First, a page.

This method is going to get called a lot. Every time you scroll the table or, indeed, every time the system does, this method will need to be called. Ensuring that it is is achieved by overriding the superclass setContentOffset: method as follows.

    - (void) setContentOffset:(CGPoint)contentOffset
        [super setContentOffset: contentOffset];
        [self layoutTableRows];

If you are playing with this code, you can put an NSLog in here to get a feel for the frequency of calls, not least because this drives home the importance of ensuring the layoutTableRows is fast.

One thing that could really slow down layoutTableRows would be inefficiency in the findRowForOffsetY:inRange method. So it seemed worth putting a little effort into this. Because the array of rowRecords is already sorted, we can take advantage of the NSArray method indexOfObject:inSortedRange:options:usingComparator:. This performs a binary search to home in on the first row that is needed for the current vertical offset of the UIScrollView. For a table of 6000 rows or so, this method can be 100 times faster than just cranking through the list of rows from the start. That said, after doing some measuring it became clear that even unoptimised iteration is fast enough most of the time. By 'fast enough' here I mean that doing it inefficiently has no discernible impact on the user experience, at least for tables up to 10,000 rows.

    - (NSInteger) findRowForOffsetY: (CGFloat) yPosition inRange: (NSRange) range
        if ([[self rowRecords] count] == 0) return 0;

        PGRowRecord* rowRecord = [[PGRowRecord alloc] init];
        [rowRecord setStartPositionY: yPosition];

        NSInteger returnValue = [[self rowRecords] indexOfObject: rowRecord
                                                   inSortedRange: NSMakeRange(0, [[self rowRecords] count])
                                                         options: NSBinarySearchingInsertionIndex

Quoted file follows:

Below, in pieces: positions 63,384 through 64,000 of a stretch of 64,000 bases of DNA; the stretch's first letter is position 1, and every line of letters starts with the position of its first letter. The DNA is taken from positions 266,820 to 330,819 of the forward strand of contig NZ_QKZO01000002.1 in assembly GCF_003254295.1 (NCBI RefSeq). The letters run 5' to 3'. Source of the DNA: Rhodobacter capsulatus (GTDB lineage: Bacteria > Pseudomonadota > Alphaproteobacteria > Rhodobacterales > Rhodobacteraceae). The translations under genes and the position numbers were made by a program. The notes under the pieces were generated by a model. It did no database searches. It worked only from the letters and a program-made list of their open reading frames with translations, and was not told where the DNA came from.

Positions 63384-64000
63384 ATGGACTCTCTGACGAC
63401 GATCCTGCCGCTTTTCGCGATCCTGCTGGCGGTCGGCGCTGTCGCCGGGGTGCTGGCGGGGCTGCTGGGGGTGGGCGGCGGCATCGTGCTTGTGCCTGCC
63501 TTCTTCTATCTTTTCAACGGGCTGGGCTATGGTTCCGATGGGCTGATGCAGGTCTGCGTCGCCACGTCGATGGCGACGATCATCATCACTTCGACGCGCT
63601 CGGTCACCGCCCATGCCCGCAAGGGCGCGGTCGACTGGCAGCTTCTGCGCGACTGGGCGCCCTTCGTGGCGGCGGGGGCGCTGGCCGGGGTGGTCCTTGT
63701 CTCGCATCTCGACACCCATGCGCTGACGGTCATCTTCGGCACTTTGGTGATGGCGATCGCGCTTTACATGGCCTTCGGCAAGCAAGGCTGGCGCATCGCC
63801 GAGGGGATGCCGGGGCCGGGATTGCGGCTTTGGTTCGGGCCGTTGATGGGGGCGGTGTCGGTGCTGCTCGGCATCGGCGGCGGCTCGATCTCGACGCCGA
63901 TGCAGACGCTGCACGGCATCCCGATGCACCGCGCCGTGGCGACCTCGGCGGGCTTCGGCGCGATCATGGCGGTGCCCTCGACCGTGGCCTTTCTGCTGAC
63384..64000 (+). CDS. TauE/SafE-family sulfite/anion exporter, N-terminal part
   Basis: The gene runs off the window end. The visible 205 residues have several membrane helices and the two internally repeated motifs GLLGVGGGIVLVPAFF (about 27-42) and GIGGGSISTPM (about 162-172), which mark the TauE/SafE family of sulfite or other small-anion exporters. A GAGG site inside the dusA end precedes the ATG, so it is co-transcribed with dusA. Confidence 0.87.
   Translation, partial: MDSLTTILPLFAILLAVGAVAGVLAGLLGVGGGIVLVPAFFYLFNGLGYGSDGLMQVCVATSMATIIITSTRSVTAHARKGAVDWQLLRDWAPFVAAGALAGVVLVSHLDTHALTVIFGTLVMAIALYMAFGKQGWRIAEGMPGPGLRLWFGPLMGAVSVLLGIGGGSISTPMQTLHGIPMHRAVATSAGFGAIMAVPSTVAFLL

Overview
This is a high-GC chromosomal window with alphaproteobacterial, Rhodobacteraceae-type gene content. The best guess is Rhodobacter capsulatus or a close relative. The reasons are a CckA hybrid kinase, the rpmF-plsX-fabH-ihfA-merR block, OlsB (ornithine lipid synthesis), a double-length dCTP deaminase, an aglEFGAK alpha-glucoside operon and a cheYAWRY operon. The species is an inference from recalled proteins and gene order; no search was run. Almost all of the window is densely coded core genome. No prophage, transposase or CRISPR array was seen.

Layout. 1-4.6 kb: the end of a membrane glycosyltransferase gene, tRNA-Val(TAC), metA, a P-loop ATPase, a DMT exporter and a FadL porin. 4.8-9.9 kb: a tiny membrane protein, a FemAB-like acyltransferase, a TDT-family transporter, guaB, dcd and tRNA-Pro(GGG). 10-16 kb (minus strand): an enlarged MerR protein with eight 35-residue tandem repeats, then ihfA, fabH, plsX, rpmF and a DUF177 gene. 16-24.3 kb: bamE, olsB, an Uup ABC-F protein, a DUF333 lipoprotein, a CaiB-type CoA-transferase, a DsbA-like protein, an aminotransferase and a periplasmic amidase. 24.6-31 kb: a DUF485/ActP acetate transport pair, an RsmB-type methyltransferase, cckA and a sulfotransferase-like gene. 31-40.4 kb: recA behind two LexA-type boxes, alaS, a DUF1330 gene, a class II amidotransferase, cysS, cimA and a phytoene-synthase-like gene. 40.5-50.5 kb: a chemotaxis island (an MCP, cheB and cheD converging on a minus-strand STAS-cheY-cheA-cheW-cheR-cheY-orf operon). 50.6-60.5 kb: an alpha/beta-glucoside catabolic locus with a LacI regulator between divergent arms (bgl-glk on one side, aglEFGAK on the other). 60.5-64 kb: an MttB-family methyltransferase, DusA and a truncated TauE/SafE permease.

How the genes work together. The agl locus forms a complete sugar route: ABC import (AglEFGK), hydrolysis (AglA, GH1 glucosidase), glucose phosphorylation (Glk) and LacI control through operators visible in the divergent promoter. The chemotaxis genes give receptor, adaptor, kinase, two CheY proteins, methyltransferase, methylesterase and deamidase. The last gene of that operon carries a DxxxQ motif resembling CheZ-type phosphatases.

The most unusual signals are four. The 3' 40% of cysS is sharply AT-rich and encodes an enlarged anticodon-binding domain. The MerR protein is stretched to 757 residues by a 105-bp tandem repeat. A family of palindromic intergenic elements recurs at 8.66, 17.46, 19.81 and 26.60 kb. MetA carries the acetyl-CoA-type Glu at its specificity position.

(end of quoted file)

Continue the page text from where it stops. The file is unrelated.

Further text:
usingComparator: ^NSComparisonResult(PGRowRecord* rowRecord1, PGRowRecord* rowRecord2){
                if ([rowRecord1 startPositionY] < [rowRecord2 startPositionY])
                    return NSOrderedAscending;
                return NSOrderedDescending;
        [rowRecord release];
        if (returnValue == 0) return 0;
        return returnValue - 1;

The final method used by layoutTableRows is returnNonVisibleRowsToThePool: This makes use of some handy methods provided by the NSMutableIndexSet class to figure out which, if any rows, are now no longer visible. For all that are, it clears the pointer to the view in the row's PGRowRecord instance, removes the view from its superview and then adds it into the pool.

    - (void) returnNonVisibleRowsToThePool: (NSMutableIndexSet*) currentVisibleRows
        [[self visibleRows] removeIndexes: currentVisibleRows];
        [[self visibleRows] enumerateIndexesUsingBlock:^(NSUInteger row, BOOL *stop)
             PGTableViewCell* tableViewCell = [self cachedCellForRow: row];
             if (tableViewCell)
                 [[self reusePool] addObject: tableViewCell];
                 [tableViewCell removeFromSuperview];
                 [self setCachedCell: nil forRow: row];
        [self setVisibleRows: currentVisibleRows];

Nearly Done
That's all the hard work. The reloadData method just uses code we've already written. Because the generateHeightAndOffsetData method is going to discard the current record of visible cells, the reloadData method takes care to remove all the currently visible views first.

    - (void) reloadData
        [self returnNonVisibleRowsToThePool: nil];
        [self generateHeightAndOffsetData];
        [self layoutTableRows];

The rest is just housekeeping, such as setting up data source and delegate protocols and providing some convenience methods for accessing our array of PGRowRecords. The details are in the full source, along with a bonus row:changedHeight: method which allows for a row to change height without forcing the delegate to provide new height information for every other row.